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Striking Chargers Plan to Mix Some Practice With Picketing

September 23, 1987|TOM FRIEND | Times Staff Writer

SAN DIEGO — Without shoulder pads or coaches, the real Chargers--not the non-union players--begin preparations today for the Seattle Seahawks.

Receiver Wes Chandler said he will bring the footballs (some of his old game balls), and quarterback Dan Fouts will bring the game plan. Linebacker Billy Ray Smith is bringing a whistle.

"It'll be brisk, it'll be concise, and it'll be practice," Smith said Tuesday evening.

After practice, they will picket. That's what you do when you're on strike. Smith has a poster all ready to go.

"We have the artistic freedom to make our own posters," he said, "but mine says something normal like, 'We Support the Union Against the NFL Owners!' "

Tuesday, Day 1 of the National Football League strike, came and went quietly here. Smith said he and his good buddy, fellow linebacker Ty Allert, spent their afternoon shopping for sweaters and then stopped somewhere for a chili cheeseburger. Meanwhile, people such as Steve Ortmayer, the Chargers' director of football operations, were a bit busier, shopping for football players.

Tuesday was quiet, but today should not be. Ortmayer is expected to assemble members of his non-union team this morning at San Diego Jack Murphy Stadium. The striking Chargers plan a closed 8:30 a.m. workout on the UC San Diego campus, and they then will convene at the stadium--posters in tow--at 10:30.

The Charger front office is beefing up security, but most of the Chargers don't anticipate violence.

"As long as the current (Chargers) do not attempt to cross the picket line, I don't see any problem," said Chandler, the team player representative.

Tight end Eric Sievers said: "No one's going to throw heads of lettuce or tomatoes."

And Smith said: "I don't think they'll be the need to bang on cars and do crazy things."

David Diaz-Infante, a non-union center from San Jose State, isn't concerned.

"I think the reaction will be mixed," he said Tuesday. "I don't think the majority of the people will take it personally. I don't think we're a real threat to them."

Ortmayer--for his part--doesn't want a confrontation, either.

"These (regular Chargers) are the guys we want back," he said. "We hope this thing ends as quickly as it possibly can, and they'll be back in the locker room. But, right now, our responsibility is to put a team on the field."

Some Chargers don't think it will be much of a team.

"That 45-man roster that was submitted before opening day were the guys that were legitimate," Chandler said. "Everything else is just a mere emulation of what football is supposed to be. It does not bother me that a lot of players have signed and have been brought in. It just shows the mentality of what the (owners) are trying to do to the public. If the management council wants to fool the public into thinking that this is football at its finest--with scab players--then we'll let the public decide."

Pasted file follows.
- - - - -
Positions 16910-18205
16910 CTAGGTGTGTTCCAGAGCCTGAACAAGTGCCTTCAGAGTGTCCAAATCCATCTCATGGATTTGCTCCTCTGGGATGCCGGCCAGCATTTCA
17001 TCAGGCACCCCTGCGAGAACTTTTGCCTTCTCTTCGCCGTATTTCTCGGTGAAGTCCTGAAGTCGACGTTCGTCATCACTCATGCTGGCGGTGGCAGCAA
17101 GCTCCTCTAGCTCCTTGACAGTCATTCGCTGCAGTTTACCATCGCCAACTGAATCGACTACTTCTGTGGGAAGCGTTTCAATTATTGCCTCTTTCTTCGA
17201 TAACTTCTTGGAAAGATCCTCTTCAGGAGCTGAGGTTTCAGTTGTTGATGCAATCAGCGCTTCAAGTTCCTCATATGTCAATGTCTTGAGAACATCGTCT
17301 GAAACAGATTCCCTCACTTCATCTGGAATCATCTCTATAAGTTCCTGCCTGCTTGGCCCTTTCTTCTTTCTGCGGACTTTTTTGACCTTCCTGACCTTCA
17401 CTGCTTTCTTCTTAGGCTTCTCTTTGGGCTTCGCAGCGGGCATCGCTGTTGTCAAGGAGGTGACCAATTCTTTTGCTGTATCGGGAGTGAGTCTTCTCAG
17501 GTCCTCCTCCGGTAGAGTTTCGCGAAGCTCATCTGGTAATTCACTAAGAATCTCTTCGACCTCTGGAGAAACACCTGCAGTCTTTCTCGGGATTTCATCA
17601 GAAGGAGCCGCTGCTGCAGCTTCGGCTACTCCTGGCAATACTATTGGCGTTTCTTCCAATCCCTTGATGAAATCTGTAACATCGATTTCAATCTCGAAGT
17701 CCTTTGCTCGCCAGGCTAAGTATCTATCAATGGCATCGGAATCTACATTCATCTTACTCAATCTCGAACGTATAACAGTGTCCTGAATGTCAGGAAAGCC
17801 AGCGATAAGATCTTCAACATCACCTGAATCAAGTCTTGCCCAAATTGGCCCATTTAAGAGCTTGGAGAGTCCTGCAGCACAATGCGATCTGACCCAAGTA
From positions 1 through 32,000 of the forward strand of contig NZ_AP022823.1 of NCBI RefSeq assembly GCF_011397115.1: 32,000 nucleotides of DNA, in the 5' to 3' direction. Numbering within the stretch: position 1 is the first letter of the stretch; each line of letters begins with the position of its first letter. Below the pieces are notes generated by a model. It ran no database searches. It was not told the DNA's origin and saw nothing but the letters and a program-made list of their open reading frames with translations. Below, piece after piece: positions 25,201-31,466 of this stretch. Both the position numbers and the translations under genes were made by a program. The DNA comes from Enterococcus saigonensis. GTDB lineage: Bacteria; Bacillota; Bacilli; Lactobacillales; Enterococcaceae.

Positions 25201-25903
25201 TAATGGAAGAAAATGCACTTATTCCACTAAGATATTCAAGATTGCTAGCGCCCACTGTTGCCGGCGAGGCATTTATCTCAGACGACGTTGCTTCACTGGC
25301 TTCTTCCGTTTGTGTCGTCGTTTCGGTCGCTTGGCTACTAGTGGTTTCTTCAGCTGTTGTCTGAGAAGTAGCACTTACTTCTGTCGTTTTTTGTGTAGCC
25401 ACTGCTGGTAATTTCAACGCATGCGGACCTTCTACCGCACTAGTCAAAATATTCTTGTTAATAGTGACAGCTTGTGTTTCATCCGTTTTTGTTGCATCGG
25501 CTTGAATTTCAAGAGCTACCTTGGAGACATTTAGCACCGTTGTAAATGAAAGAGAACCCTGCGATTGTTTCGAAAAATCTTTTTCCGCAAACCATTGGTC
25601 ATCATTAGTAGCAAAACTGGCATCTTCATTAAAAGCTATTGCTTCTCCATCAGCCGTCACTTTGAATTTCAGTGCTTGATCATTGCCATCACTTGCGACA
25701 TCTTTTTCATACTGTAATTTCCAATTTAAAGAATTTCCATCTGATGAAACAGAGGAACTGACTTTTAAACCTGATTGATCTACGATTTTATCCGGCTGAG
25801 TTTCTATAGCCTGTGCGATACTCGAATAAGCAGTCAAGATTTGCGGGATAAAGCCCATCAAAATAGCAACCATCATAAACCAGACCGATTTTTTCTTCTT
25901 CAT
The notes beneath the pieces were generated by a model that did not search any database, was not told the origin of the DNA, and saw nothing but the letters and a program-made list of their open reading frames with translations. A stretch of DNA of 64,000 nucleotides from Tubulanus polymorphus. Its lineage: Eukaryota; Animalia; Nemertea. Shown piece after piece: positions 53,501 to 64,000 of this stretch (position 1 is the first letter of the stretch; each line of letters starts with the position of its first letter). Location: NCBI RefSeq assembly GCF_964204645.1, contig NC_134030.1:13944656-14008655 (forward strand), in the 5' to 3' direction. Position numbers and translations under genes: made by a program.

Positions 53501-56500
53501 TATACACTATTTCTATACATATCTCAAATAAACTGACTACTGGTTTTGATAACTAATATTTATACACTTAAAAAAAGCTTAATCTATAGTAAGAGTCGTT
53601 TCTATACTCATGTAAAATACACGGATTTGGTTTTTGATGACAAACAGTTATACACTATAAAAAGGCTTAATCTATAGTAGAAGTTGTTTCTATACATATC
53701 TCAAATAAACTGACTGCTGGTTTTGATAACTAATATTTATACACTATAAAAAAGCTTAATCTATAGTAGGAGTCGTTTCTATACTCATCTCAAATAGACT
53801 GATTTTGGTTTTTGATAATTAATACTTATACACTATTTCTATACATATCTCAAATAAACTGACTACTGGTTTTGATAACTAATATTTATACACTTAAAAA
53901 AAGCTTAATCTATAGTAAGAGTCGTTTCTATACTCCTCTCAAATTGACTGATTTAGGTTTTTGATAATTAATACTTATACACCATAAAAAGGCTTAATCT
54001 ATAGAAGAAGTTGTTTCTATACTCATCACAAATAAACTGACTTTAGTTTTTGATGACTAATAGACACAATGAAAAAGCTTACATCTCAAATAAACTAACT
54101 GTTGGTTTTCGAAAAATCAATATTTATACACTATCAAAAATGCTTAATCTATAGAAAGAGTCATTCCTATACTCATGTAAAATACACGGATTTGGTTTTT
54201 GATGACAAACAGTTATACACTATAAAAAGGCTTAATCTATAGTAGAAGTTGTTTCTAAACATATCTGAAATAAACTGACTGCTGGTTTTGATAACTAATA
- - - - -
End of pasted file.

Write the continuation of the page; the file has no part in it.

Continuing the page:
Chandler said Tuesday that football players are underpaid, a statement that caused team owner Alex Spanos to chuckle.

"Certainly, he says that," Spanos said. "Hey, he's just doing what he's told to do. But I don't think what he and rest of the players are doing is right. No way are we going to give in on free agency, and that's what they want. I wasn't here five years ago, but the average salary was about $90,000 and it's now up to $300,000-plus, with benefits. That's a long ways.

"If free agency is the issue, it'll be a long strike."

Spanos--giving the standard party line--said the games must go on.

"We've got to keep on playing football," he said. "There are a lot of kids out there who do want to play. It probably won't be the same, though. Like I've said, the fans will get hurt. And I don't think the fans deserve this."

Tuesday started as a normal football day for Coach Al Saunders. He got out of bed early, watched videotape of this Sunday's opponent, Seattle, and waited for his players to show up for their normal 9 a.m. meeting.

"And 10 people showed," Saunders said. "They were all coaches."

No, Fouts did not show up. All of last week, Fouts had hedged when asked if he would join his teammates in a strike. But he attended a team meeting Monday night and vowed to honor the picket line.

Fouts did not return phone messages Tuesday, but Chandler said: "Dan Fouts is a member of this ballclub. And I can surely say that whatever this team does, Dan Fouts will support us 100%."

Meanwhile, non-union players were walking in the stadium doors. Demetrius Johnson, a former cornerback for the Detroit Lions, said he'd been offered a non-union contract with the assurance that he'd be kept on the roster after the strike.

In other words, if and when this strike ends, one of the striking Chargers would find himself out of a job.

Chandler, upon hearing this scenario, said: "My players aren't really concerned about that."

They are, however, concerned about money. Sievers, for instance, said he has been planning over a year for this strike.

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